KUALA LUMPUR, Oct 6 - No surprises. On Wednesday, after briefing the Cabinet and the Barisan Nasional Supreme council, Datuk Seri Abdullah Ahmad Badawi will tell Malaysians that he will not defend the Umno president’s position.
His announcement, a day before the start of the Umno divisional elections, will mark the beginning of the end of his premiership, the shortest in the history, and sets the stage for Datuk Seri Najib Razak to be returned unopposed as the president of Umno and prime minister of Malasysia.
Under the transition plan accepted by Abdullah, and endorsed by the party’s supreme council late last month, the PM was expected to decline receiving any nominations from the divisions. In return, the party elections were postponed from December to March to give him the time to complete several reforms which he started.
But since the transition plan was announced, there has been speculation that Abdullah could surprise everyone by deciding to defend his position. Supporters and government officials who have met him over the past 10 days, say that though disappointed with the manner the March transition plan was sprung on him, and while he has come to believe that the groundswell against his leadership in Umno was manufactured, he did not speak about wanting to contest the party elections.
The reason: He believes that Umno cannot survive an all-out contest for the presidency between him and Najib.
An official, who attended a meeting with Abdullah, said: “He believes that the party’s biggest enemy is Anwar Ibrahim and Pakatan Rakyat. I also sense that he does not want to be remembered as someone who put his needs before the party’s. There was pressure from different sources for him to contest, but he just wants to complete several reforms he has started.’’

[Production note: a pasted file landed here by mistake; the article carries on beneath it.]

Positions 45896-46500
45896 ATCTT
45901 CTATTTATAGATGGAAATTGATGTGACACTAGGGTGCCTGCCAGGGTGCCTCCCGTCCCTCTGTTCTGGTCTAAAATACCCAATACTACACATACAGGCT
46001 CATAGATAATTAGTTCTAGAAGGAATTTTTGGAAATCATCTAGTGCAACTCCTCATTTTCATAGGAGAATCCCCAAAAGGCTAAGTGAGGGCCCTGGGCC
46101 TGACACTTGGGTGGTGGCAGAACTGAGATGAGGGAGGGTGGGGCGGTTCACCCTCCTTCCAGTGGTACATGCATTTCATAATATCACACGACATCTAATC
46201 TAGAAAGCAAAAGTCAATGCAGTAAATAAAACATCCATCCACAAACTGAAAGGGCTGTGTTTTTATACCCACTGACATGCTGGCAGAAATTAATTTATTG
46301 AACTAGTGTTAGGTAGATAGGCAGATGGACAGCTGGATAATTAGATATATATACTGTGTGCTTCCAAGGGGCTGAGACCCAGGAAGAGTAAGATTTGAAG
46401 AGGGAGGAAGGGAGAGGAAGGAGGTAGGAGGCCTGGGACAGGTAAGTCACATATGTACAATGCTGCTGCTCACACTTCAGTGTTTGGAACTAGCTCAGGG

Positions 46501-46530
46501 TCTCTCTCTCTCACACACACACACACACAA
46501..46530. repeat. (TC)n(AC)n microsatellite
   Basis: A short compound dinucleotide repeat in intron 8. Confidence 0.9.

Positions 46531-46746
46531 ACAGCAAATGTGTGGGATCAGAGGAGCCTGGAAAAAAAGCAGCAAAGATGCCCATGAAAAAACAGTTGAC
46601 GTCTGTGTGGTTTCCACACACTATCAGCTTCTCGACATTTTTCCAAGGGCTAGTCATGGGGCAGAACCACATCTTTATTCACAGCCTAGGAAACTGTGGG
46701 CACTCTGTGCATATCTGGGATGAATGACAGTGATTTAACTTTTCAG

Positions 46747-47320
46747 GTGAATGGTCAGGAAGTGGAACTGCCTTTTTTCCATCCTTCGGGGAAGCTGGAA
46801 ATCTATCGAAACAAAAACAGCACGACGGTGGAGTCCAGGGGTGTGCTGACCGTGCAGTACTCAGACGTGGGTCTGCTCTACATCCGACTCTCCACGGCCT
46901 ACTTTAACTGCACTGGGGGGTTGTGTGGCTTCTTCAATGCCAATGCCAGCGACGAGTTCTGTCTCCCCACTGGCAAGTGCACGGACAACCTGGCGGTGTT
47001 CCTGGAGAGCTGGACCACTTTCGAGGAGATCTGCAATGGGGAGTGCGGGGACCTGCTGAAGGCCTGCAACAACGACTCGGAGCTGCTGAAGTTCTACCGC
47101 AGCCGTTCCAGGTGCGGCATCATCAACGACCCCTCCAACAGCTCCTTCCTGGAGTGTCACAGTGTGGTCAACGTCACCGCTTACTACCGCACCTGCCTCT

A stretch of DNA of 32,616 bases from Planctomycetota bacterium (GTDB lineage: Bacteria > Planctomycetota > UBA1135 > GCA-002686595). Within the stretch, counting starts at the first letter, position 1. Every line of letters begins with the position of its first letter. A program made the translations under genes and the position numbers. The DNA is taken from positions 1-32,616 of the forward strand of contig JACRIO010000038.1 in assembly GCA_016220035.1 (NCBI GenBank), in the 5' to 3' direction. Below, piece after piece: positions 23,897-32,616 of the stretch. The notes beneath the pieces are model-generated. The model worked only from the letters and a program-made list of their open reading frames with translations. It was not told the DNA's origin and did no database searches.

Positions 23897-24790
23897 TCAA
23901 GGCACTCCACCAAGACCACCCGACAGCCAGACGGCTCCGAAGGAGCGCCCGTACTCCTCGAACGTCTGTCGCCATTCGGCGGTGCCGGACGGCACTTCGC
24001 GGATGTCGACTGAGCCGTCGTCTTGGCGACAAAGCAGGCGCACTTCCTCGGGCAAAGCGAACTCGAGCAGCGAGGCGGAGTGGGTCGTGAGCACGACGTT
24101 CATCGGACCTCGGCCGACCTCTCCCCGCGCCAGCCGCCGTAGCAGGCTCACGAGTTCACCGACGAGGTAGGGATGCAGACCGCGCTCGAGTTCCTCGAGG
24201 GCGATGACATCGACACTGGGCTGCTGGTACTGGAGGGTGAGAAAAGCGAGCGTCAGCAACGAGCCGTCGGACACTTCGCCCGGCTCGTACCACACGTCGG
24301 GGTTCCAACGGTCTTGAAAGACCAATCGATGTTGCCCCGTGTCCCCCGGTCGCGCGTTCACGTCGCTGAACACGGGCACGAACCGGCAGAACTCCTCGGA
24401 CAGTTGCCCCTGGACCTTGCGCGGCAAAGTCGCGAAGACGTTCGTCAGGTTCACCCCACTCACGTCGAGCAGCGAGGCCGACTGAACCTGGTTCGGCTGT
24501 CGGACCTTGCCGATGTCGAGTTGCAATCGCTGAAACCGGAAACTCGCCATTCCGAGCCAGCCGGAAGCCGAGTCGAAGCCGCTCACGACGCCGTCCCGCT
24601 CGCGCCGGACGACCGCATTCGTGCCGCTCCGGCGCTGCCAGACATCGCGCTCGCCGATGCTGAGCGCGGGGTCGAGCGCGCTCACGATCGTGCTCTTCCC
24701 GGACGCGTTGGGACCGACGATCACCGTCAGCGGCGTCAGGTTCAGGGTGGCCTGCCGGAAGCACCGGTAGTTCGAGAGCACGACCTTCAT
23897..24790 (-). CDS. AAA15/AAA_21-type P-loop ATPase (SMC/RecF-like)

For example, Tengku Razaleigh Hamzah, a long time critic of the leadership, believes that the transition plan is unconstitutional and Abdullah must defend his party president’s position to reaffirm the party’s commitment to democratic principles.
His critics argue that the Kelantanese prince's desire to see a contest for the top position is self-serving. He too has offered to contest the top position and his chances of garnering the 58 nominations from the divisions will be greatly reduced if the transition plan is accepted by Abdullah and supported by the divisions.
Datuk Seri Anwar Ibrahim and Pakatan Rakyat also want Abdullah to go for broke, knowing that any implosion in the ruling party will create more uncertainty with Umno and BN ranks which can be harvested by the Opposition.
Abdullah has told government officials that he will spend the next few months pushing through judicial reforms and legislation to make the Anti-Corruption Agency more independent. This will not be a walk in the park because there is strong resistance among Umno ministers for any change which will weaken the party’s hold on the institutions.
The vexing question is this: If Abdullah could not convince his Umno ministers of the need for change when he had all the powers, how was he going to do so in a lame duck position?
His supporters say that he must be prepared to be confrontational to keep his promise of strengthening the country’s institutions. Seems like a big ask for someone who has put his party above everything else since becoming PM in October 2003.
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